07/04/2014 at 3:50 pm Leave a comment

Three microphones, three male voices, a tale of a time gone yet just within grasp of living memory, and by making this reach we might peer further back into the years before, centuries perhaps, of Hamlets, MacBeths, Bottoms, Falstaves and Cassieia. This kind of theatrical telescope into the past can reveal all manner of insight into the word as spoken – alive again in the prism of Gielgud’s particular vocal method.

The text is by arrangement of Bob Ellis, weaving the anecdotal with the classical, the casual aside with the musical, and the historical with the modern. It is easy to cast yourself adrift in the sea of pentameter in this whistlestop steamboat cruise, a sampling plate of Elizabethan delights.Yet just as this rhythm starts to wash across there will be a change in tone or shift in tempo, or a phrase out-of-time to crash you back into the experience anew. The passing comment comparing Henry VIII’s brutal treatment of adulterers with the Taliban springs to mind – such is Ellis’s turn of phrase he perhaps matches the mentor for imagery, without letting his careful segues take the limelight from through some of the Bard’s most memorable characters and the scenes which some lucky actors might carve their likeness into the sandy shores betwixt the tides of time.

For as we well know theatre is such an elusive game, and only the rarest of us have ever caught Sir Gielgud in full recital mode (I am not one such creature) – but this might be as close as you can get, three voices in carefully trained mimicry of his style, each finding their own truth or bouncing off the other. It is a stark contrast with the Shakespeare of today and such an important historic counterpoint that is a must-hear for any student of the craft to fully comprehend the significance of the shift toward the conversational tones that are du jour. There is a cultural memory here -or perhaps one from watching BBC dramas in discontented wintry schoolrooms – but the marked and pointed vocality of Sir Gielgud is a kind of lightning rod for today’s casual emphasis toward the everyday. It’s highlighted with some archival footage of one such black and white film – a monologue of the lean and hungry Cassius, imbued with such epic intensity, barely a facial twitch with cross the screen, it is all in his eyes, and that voice – one cannot help but submit to be slain by the voice.

Gielgud cuts a fragile enough figure onscreen and is thus difficult to picture in the kind of commanding presences we have come to expect of today’s romantic casting we will often see in leading roles. There exists no footage of his stagecraft (not even for ready money) so one must imagine, and with a little help from the talents of Messrs Clarke, Burke and Ellis, now one can. The staging is of such simplicity our imaginations are forced into the kind of overdrive Shakespeare’s language will dictate. No flourishing sets or modernist imprimatur – Ellis remarked in a post-show conversation this is a “counter-revolution” against the kind of auteur Shakespeare we have come to know of late. And we enjoy as much, but to fully comprehend what we have won with such expressionistic leaps and bounds one must also take account of what we have lost. Which is, sadly, Gielgud’s particular emphatic approach to each and every word, then in sequence to the grander epic emotional reality of the world he would inhabit. To have glimpsed it is a revelation in itself.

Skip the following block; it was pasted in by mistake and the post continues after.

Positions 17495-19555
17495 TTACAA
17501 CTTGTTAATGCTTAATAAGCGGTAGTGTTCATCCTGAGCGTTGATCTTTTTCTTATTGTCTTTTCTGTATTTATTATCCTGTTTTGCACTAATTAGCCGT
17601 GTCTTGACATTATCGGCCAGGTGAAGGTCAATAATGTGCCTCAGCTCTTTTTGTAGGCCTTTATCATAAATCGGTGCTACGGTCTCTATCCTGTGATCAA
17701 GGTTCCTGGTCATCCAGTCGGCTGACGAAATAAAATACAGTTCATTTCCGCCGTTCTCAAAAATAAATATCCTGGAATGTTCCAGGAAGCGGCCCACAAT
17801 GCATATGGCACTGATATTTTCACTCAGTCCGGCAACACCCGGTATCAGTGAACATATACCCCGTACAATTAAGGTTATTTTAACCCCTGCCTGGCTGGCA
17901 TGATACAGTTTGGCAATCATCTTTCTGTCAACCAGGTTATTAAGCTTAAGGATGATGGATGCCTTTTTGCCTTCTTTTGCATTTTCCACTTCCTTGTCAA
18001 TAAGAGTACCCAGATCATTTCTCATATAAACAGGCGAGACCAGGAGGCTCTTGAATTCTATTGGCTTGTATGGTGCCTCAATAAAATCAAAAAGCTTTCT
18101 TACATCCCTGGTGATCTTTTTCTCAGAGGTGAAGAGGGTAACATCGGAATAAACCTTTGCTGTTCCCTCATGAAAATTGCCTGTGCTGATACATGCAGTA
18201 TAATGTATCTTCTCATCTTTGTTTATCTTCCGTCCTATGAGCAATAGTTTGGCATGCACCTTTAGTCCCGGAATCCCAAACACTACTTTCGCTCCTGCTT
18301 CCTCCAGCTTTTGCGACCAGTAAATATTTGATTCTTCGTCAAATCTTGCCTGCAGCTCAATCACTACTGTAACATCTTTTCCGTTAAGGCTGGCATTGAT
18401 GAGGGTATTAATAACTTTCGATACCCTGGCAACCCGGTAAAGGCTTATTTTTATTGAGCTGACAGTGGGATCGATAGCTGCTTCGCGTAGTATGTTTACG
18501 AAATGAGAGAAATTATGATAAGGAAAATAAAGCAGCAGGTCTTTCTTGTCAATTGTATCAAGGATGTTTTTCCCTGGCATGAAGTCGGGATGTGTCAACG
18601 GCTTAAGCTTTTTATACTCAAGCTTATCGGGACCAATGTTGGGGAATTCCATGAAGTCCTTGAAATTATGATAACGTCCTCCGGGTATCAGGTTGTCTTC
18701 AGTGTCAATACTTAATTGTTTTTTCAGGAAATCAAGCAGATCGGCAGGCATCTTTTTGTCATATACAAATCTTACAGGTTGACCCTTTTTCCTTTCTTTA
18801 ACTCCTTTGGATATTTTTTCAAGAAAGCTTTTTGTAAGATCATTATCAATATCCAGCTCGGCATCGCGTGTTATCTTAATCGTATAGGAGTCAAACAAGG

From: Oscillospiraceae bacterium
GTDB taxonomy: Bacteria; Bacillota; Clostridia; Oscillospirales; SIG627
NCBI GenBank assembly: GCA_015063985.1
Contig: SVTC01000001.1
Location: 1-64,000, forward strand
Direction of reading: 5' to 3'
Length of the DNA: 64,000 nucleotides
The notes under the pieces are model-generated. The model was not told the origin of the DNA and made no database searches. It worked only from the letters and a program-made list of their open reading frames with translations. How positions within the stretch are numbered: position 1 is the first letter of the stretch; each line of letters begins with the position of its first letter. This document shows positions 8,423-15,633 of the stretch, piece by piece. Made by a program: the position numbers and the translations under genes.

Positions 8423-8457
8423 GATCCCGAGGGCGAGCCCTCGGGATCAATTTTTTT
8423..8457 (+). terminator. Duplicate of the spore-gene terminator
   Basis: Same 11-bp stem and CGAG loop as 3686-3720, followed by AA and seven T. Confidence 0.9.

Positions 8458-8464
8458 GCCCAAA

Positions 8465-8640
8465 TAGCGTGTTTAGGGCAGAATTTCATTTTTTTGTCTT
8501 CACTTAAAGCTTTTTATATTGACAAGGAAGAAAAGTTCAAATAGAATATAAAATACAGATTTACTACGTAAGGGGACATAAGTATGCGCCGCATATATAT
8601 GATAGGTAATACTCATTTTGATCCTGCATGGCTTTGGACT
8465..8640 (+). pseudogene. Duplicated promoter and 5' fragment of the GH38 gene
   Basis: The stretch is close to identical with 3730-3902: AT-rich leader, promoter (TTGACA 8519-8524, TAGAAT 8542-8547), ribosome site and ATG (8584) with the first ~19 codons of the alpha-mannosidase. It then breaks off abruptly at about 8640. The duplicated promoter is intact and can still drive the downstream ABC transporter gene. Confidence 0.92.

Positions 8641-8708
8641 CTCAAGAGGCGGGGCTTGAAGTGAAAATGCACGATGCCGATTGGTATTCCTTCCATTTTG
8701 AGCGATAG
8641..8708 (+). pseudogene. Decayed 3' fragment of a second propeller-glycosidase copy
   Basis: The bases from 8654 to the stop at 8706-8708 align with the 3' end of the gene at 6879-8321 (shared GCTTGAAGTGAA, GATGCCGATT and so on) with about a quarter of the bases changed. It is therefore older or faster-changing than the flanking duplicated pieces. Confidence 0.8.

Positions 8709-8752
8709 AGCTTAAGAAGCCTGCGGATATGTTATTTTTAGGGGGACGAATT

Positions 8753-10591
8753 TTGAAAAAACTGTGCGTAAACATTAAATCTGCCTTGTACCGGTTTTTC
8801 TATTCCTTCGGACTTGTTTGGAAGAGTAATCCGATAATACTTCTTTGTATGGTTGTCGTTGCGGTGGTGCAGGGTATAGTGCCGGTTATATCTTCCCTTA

Part rehearsed-read, part archaeological archive; “Anthology Theatre” is the term being used for this approach to a nostalgic review of a theatre icon – in homage to his muse William Shakespeare and fascinating vignette into the style with which Sir John Gielgud approached his immortal words, and such, his life. For the serious theatre historian, student or casual listener it is a vital piece of the tenuous lineage now some several thousand years in the make, for the art of live performance is one best handed on face-to-face. It is the second such arrangement of these scenes and fragments of note, the first in 2013 being The Word Before Shakespeare down at The Bondi Pavillion some windy Tuesday eve. My understanding is there are several more in process, all similarly themed or named from hitherto unheard of Ludlum Trilogies; The Olivier Expansion, The Shaw Revolution, The Beckett Tautology, The Milligan Conundrum, The Scott Morrison Dancing Bear Show
And So On…

The performances are intermittent so keep an ear out. The next reading for Gielgud is this Sunday April 13th at the Hughes Gallery Sydney. Further details here. Featuring Simon Burke, Terry Clarke and Bob Ellis. Recommended.

Entry filed under: Sydney THEATRE.


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